Fort Bridger man faces arraignment for alleged sexual exploitation of children

Mugshot cutline: Tyelure Schroeder is set to appear in Third District Court for 11 counts of sexual exploitation of children on Tuesday, as well as a sex offender registration charge. He will be arraigned before District Court Judge James Kaste.

EVANSTON — Fort Bridger resident Tyelure Schroeder is scheduled for arraignment on Tuesday, Jan. 10, before 3rd District Court Judge James Kaste, as he is charged with 11 counts of alleged sexual exploitation of children and failure to register as a sex offender. 

According to the sworn affidavit of Wyoming Division of Criminal Investigation Special Agent Ryan Hieb, a cybertip linked to Schroeder was received on Aug. 9, from the National Center for Missing and Exploited Children (NCMEC). 

An account allegedly associated with Schroeder had uploaded 42 files depicting the sexual exploitation of children. A phone number and date of birth matching Schroeder’s information were also listed.  

Hieb searched for the account in IP logs, and most of the account’s addresses seemed to use virtual private networks (VPN), or mobile wireless IP addresses. VPNs make it difficult for unauthorized people to view web traffic. Schroeder allegedly used Proton Mail, an encrypted mail service that prevents hackers and Proton employees from reading clients’ messages.  

Hieb located the service provider connected to the phone number in the NCMEC tip and requested a federal summons for subscriber information. The internet service provider reviewed 14 files and flagged three others. An automated categorization based on NCMEC’s review identified 34 images as “apparent child pornography,” six images as “child pornography (unconfirmed)” and two as “unclothed children.” 

Hieb reviewed the 14 files which had been previously reviewed by the service provider and determined the files depicted early pubescent and prepubescent females. Hieb then observed the images flagged by the computer categorization.

On his latest sex offender registration form, dated Sept. 20, 2021, Schroeder listed a phone number and email address matching those on the NCMEC report.  

Hieb read in FBI reports that, in 2014, Photobucket.com user “tyelure” uploaded at least 14 images constituting child pornographic material. Photobucket had sent a tip to NCMEC, and the FBI had geolocated an IP address used in that tip to the Lyman area.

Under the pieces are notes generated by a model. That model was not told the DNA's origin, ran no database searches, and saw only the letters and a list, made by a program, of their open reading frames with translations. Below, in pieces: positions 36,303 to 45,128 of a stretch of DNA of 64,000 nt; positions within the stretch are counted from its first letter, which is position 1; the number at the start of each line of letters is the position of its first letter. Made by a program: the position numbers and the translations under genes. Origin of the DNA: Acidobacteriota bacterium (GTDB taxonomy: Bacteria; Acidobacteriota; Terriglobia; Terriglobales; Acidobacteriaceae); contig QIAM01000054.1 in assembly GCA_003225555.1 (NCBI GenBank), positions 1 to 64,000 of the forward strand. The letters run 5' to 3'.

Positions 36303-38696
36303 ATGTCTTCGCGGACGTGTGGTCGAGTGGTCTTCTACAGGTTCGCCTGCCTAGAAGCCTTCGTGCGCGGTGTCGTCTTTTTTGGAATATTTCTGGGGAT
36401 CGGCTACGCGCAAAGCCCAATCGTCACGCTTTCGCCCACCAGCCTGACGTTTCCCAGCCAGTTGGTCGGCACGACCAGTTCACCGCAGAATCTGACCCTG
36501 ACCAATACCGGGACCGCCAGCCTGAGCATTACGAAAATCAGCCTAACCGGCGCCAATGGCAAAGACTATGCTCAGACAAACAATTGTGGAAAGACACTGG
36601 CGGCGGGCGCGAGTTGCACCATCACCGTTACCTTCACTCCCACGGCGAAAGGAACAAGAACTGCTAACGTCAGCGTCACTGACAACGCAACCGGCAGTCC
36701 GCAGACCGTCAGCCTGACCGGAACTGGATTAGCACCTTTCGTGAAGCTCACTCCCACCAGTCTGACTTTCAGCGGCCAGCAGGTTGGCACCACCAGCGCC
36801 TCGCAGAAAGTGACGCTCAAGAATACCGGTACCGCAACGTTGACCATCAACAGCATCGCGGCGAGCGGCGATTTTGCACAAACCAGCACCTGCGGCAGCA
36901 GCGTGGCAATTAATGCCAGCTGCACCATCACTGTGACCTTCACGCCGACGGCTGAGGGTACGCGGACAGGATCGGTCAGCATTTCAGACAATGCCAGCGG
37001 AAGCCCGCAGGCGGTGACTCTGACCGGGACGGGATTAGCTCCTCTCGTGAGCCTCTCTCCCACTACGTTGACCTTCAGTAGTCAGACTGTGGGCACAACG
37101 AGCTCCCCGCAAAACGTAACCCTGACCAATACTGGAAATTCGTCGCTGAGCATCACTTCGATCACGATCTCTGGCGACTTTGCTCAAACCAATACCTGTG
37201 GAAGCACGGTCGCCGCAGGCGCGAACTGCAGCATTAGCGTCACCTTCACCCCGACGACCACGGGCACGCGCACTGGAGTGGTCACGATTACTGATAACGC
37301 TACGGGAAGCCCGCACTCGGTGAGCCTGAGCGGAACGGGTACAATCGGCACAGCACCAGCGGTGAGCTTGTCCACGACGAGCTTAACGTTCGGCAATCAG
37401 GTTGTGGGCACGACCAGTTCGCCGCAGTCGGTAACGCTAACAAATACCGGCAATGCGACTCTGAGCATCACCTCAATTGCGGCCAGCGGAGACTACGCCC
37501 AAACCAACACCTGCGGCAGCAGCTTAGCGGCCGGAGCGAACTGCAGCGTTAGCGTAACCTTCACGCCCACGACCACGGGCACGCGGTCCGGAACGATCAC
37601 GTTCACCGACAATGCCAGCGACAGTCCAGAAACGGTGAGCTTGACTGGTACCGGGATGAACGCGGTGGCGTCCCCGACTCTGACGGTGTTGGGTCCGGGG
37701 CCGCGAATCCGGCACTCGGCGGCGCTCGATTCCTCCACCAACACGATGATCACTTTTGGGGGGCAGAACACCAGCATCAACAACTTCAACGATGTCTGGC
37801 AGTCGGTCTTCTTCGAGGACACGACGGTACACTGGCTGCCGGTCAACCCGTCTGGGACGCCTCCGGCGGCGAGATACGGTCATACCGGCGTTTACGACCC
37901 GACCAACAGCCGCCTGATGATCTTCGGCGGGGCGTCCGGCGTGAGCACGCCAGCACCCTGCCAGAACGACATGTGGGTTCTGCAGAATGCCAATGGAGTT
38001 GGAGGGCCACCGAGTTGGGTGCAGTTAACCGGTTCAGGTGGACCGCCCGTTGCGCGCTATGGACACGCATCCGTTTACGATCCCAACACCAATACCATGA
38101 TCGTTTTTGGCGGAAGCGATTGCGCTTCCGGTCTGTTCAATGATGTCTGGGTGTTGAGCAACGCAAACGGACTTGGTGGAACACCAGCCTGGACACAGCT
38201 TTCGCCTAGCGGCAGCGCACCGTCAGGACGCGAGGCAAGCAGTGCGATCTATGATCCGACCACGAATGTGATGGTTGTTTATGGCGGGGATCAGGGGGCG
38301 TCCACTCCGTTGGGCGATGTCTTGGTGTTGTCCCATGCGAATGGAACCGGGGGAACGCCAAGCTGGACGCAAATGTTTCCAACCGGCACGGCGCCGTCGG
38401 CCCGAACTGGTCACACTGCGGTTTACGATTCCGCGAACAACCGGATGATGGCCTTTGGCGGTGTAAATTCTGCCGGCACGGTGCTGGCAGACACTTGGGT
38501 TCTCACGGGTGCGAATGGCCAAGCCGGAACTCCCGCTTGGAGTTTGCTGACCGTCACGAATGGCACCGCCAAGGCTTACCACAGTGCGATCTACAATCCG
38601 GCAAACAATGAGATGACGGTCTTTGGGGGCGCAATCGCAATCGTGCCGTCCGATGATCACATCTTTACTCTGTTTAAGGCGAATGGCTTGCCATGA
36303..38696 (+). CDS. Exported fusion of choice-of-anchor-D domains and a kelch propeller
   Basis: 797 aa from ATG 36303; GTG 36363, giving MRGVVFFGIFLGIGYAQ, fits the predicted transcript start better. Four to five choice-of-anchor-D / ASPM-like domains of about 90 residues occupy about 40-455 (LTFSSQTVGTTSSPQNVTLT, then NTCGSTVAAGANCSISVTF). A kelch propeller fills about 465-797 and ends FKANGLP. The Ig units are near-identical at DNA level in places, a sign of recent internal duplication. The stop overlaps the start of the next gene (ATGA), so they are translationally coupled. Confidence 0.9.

When interrogated in 2014, Schroeder claimed he had first discovered child pornography by mistake, while searching for “younger looking girls” on the internet. He said he would search for it intentionally while inebriated. He was sentenced in March 2015 for possession of child pornography in Wyoming. He received 24 months in prison before five years of supervised release. 

On Sept. 27, 2022, Hieb received a search warrant for evidence related to child exploitation within Schroeder’s Gmail account having learned that Google submitted the tip on June 24. Google cooperated, giving Hieb all relevant information. Hieb discovered a NordVPN account containing the information he was searching for. Hieb’s affidavit reads, “The account contained 31 image files constituting child pornography. Sixteen of those files depicted infants/ toddlers.”

Hieb found that Schroeder’s latest sex offender registration did not report his email as required by state statute. Hieb obtained search warrants on Dec. 5, for Schroeder’s residence and person. 

On Dec. 7, Hieb contacted Schroeder at his workplace. Schroeder reportedly fled and locked himself into the restroom, only to exit when Hieb began to force the door open. A methamphetamine pipe was found after Schroeder left. Shroeder told officers that it was normal for him to hide in a restroom when unknown people asked for him by name. Schroeder was then placed in custody for an audio-recorded interview.

When asked about his email addresses, Schroeder claimed not to remember any of them. He believed his Google account had been hacked. When asked what the account name meant to him, the affidavit states Schroeder hesitated before responding, “Uh… I mean… that sounds like a randomly generated name or something.” When told he was under investigation for child pornography, he repeatedly claimed that his account had been hacked. 

Each count of exploitation carries a maximum prison sentence of 10 years and a fine of $10,000, in addition to routine legal fees. The failure to register charge comes with a penalty of up to five years incarceration and a $1,000 fine.


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